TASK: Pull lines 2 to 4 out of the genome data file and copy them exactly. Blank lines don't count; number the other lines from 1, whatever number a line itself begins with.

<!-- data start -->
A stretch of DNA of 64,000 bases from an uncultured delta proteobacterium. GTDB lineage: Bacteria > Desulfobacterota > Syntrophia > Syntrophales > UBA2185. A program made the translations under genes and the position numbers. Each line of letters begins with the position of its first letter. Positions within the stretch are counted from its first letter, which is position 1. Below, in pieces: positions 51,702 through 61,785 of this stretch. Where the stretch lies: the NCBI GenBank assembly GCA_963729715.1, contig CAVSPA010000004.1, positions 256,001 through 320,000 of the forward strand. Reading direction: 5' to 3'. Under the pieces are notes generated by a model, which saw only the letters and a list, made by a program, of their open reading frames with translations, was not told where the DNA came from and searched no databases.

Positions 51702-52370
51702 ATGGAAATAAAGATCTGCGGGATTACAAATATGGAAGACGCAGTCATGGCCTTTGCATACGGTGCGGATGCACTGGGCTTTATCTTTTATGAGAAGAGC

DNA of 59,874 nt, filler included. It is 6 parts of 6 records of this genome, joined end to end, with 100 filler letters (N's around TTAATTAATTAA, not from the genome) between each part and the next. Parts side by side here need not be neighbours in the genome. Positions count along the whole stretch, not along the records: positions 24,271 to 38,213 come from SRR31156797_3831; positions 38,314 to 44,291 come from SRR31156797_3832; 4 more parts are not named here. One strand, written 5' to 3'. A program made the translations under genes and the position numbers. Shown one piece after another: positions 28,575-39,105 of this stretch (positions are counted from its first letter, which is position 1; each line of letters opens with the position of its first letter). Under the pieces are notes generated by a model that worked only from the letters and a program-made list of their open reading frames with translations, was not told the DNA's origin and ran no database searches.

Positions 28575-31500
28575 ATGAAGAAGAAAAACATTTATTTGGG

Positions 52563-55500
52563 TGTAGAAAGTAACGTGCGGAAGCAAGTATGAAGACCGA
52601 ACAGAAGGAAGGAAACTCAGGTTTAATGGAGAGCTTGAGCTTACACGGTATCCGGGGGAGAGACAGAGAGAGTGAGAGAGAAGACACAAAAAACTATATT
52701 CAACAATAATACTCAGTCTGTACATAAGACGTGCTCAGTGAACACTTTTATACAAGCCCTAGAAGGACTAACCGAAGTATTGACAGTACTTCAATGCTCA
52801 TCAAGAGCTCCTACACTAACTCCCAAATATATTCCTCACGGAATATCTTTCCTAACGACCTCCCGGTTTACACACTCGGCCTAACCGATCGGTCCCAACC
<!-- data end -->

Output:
Positions 51702-52370
51702 ATGGAAATAAAGATCTGCGGGATTACAAATATGGAAGACGCAGTCATGGCCTTTGCATACGGTGCGGATGCACTGGGCTTTATCTTTTATGAGAAGAGC

DNA of 59,874 nt, filler included. It is 6 parts of 6 records of this genome, joined end to end, with 100 filler letters (N's around TTAATTAATTAA, not from the genome) between each part and the next. Parts side by side here need not be neighbours in the genome. Positions count along the whole stretch, not along the records: positions 24,271 to 38,213 come from SRR31156797_3831; positions 38,314 to 44,291 come from SRR31156797_3832; 4 more parts are not named here. One strand, written 5' to 3'. A program made the translations under genes and the position numbers. Shown one piece after another: positions 28,575-39,105 of this stretch (positions are counted from its first letter, which is position 1; each line of letters opens with the position of its first letter). Under the pieces are notes generated by a model that worked only from the letters and a program-made list of their open reading frames with translations, was not told the DNA's origin and ran no database searches.